China’s Complicated Compliance

Shanghai Stock Exchange

China has many of the same compliance rules in its stock market exchanges as the major exchanges around the world. But as with many other things in China, there is an unavoidable twist.

The recent drops in the market at the Shanghai Stock Exchange has uncovered some of the nastiness that had been hidden. A recent report came out stating that state-owned Citic Securities has found price manipulation going on by its employees. This seems like a simple case since it is the work of a group of employees. Fire and prosecute those employees.

But is it that simple?

The police investigators have uncovered a government-promoted vicious cycle. If the employees were doing what they were supposed to, then they were supposed to help the state manipulate the price of stocks higher.

Here’s how it works. The government promotes to Chinese citizens to invest in the market, which Citic Securities, along with others, sell shares. Citic and their counterparts are supposed to, then, drive the price of the stock up so that the investors are richer. Citic, of course, receives a portion of the rise in the market. And, as long as Citic continues its role as price drivers, the China Securities Regulatory Commission has no problem with it.

Since providing false information is important for the Chinese government, sending the true information might get you in trouble. While it is unknown about what happened at Citic specifically, but the Chinese news agency The People’s Daily Online is taking a hit. Its Editor in Chief has been arrested. A little too much truth slipped through the censorship, one might guess. The charge, one would assume, would be spreading false information, although “false” would have to be qualified in this case.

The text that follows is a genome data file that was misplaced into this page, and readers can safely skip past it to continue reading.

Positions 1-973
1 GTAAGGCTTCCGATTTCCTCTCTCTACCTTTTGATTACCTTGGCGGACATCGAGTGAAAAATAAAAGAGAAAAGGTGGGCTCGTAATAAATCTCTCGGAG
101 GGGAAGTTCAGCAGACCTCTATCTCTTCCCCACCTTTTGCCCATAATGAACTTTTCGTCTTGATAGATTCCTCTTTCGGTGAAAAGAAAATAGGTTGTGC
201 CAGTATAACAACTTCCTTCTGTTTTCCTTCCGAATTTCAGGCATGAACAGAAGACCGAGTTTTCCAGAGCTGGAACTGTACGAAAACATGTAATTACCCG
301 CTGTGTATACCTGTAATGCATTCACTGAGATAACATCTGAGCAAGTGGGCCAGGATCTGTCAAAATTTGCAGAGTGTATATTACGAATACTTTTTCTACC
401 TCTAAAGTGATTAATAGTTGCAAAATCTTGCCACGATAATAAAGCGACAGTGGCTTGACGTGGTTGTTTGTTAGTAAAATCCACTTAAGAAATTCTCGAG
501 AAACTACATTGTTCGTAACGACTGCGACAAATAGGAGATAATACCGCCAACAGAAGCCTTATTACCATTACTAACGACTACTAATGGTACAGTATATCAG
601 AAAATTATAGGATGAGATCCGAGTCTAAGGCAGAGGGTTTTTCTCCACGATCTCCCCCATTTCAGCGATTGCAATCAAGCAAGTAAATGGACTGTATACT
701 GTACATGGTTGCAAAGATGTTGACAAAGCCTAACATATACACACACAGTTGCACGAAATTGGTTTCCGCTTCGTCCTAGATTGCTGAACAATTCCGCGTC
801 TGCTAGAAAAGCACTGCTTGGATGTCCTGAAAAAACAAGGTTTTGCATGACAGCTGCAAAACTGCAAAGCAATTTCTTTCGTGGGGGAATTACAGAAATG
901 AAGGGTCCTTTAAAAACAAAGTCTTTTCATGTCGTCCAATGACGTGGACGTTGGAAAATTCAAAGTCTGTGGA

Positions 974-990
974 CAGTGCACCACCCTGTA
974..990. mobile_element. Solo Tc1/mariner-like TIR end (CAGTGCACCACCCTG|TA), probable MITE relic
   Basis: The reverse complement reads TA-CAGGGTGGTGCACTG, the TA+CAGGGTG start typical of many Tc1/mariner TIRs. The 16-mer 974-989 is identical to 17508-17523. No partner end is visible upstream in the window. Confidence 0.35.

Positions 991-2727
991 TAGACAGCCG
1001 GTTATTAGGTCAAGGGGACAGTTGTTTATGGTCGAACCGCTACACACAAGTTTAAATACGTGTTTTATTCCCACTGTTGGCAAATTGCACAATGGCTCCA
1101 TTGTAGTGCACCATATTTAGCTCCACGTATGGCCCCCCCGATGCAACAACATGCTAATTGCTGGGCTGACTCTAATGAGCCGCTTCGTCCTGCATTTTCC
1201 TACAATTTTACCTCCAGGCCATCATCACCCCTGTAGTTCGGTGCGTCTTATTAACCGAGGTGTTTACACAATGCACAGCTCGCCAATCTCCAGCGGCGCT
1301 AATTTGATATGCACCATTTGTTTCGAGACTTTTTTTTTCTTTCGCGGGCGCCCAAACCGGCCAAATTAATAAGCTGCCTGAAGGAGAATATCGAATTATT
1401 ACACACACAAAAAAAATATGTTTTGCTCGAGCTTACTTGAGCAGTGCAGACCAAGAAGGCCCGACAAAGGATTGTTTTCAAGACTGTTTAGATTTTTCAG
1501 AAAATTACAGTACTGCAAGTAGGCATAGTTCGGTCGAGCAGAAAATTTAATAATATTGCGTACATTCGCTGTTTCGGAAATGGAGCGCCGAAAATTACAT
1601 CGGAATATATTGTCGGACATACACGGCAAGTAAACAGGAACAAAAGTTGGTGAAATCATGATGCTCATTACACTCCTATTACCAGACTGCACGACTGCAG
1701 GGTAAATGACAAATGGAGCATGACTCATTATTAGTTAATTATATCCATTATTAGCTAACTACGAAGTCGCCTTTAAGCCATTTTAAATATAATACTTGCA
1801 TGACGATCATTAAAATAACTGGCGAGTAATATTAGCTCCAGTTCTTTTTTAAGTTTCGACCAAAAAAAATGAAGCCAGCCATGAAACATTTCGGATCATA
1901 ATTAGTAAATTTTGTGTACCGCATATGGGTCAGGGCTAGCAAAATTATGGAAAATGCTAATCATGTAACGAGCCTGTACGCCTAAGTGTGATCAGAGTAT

So, now it is up to the CSRC to prosecute this case. CSRC has the difficult job of seeking actions taken by these employees that show the Chinese people that the Citic employees were not doing what Citic wanted them to do and the means of which they were doing their illegal activity was for their own benefit. Both need to be satisfied because simply not doing what they were supposed to be doing isn’t likely to be a prosecutable regulatory offense but a company issue. And, if the activities were for the benefit of the Chinese market, then it is an excusable action.

For the director who was involved, this might be easier to find. The lower level employees are a little more difficult. Director has the power to help decide what is good for Citic, its clients and for the market. But the employees have no power to do the same, making them executors of the director’s decisions.

Riding a fine line to prove this will be important because without it, what the Communist Party will have on its hands is a way for investors to file suit on the government for encouraging the creation of a bubble, requiring it to compensate the investors for their losses.

If you’ve been following the news on the Chinese stock market, you may have heard that China has begun to sell US Treasuries. This is to pay back some of the investors on their losses. Currently, there seems to be some sort of strict criteria to cashing out and then getting compensated, but with this case, the CCP will be faced with a choice of intervening in the market on the side of the investors/citizens or taking down large sections of the securities trading operators.


You probably do not have access to the Shanghai Stock Exchange, but have you bought into Chinese funds?


Marcus Maltempo is a compliance professional with more than a decade of experience helping banks, law firms and clients manage investigations and regulatory responses. He is a member of ACAMS and ACFE. 

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